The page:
The cost of a candidate solution is almost always a single real-valued number.

The scale of the cost values will vary depending on the specifics of the objective function. In general, the only meaningful comparison of cost values is to other cost values calculated by the same objective function.

The minimum or maximum output from the function is called the optima of the function, typically simplified to simply the minimum. Any function we wish to maximize can be converted to minimizing by adding a negative sign to the front of the cost returned from the function.

In global optimization, the true global solution of the optimization problem is found; the compromise is efficiency. The worst-case complexity of global optimization methods grows exponentially with the problem sizes …

— Page 10, Convex Optimization, 2004.

An objective function may have a single best solution, referred to as the global optimum of the objective function. Alternatively, the objective function may have many global optima, in which case we may be interested in locating one or all of them.

Many numerical optimization methods seek local minima. Local minima are locally optimal, but we do not generally know whether a local minimum is a global minimum.

— Page 8, Algorithms for Optimization, 2019.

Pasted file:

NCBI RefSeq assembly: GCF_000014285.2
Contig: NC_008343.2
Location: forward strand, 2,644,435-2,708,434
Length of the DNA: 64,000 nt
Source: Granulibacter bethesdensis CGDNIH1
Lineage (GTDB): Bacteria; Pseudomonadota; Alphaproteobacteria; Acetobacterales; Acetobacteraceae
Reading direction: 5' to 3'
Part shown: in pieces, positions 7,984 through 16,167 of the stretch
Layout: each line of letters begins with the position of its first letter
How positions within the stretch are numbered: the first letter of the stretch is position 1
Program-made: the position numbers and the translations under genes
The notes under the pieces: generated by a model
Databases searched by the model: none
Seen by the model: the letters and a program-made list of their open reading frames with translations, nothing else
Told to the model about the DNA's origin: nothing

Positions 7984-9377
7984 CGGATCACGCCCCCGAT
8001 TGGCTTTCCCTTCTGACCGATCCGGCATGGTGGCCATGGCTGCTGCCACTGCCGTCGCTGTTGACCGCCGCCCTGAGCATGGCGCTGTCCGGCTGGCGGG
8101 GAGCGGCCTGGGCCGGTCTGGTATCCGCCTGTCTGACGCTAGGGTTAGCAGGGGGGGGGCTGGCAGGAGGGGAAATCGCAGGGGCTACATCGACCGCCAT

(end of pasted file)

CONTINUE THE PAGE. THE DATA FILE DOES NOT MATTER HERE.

In addition to a global optima, a function may have local optima, which are good candidate solutions that may be relatively easy to locate, but not as good as the global optima. Local optima may appear to be global optima to a search algorithm, e.g. may be in a valley of the response surface, in which case we might refer to them as deceptive as the algorithm will easily locate them and get stuck, failing to locate the global optima.

**Global Optima**: The candidate solution with the best cost from the objective function.**Local Optima**. Candidate solutions are good but not as good as the global optima.

The relative nature of cost values means that a baseline in performance on challenging problems can be established using a naive search algorithm (e.g. random) and “goodness” of optimal solutions found by more sophisticated search algorithms can be compared relative to the baseline.

Candidate solutions are often very simple to describe and very easy to construct. The challenging part of function optimization is evaluating candidate solutions.

Solving a function optimization problem or objective function refers to finding the optima. The whole goal of the project is to locate a specific candidate solution with a good or best cost, give the time and resources available. In simple and moderate problems, we may be able to locate the optimal candidate solution exactly and have some confidence that we have done so.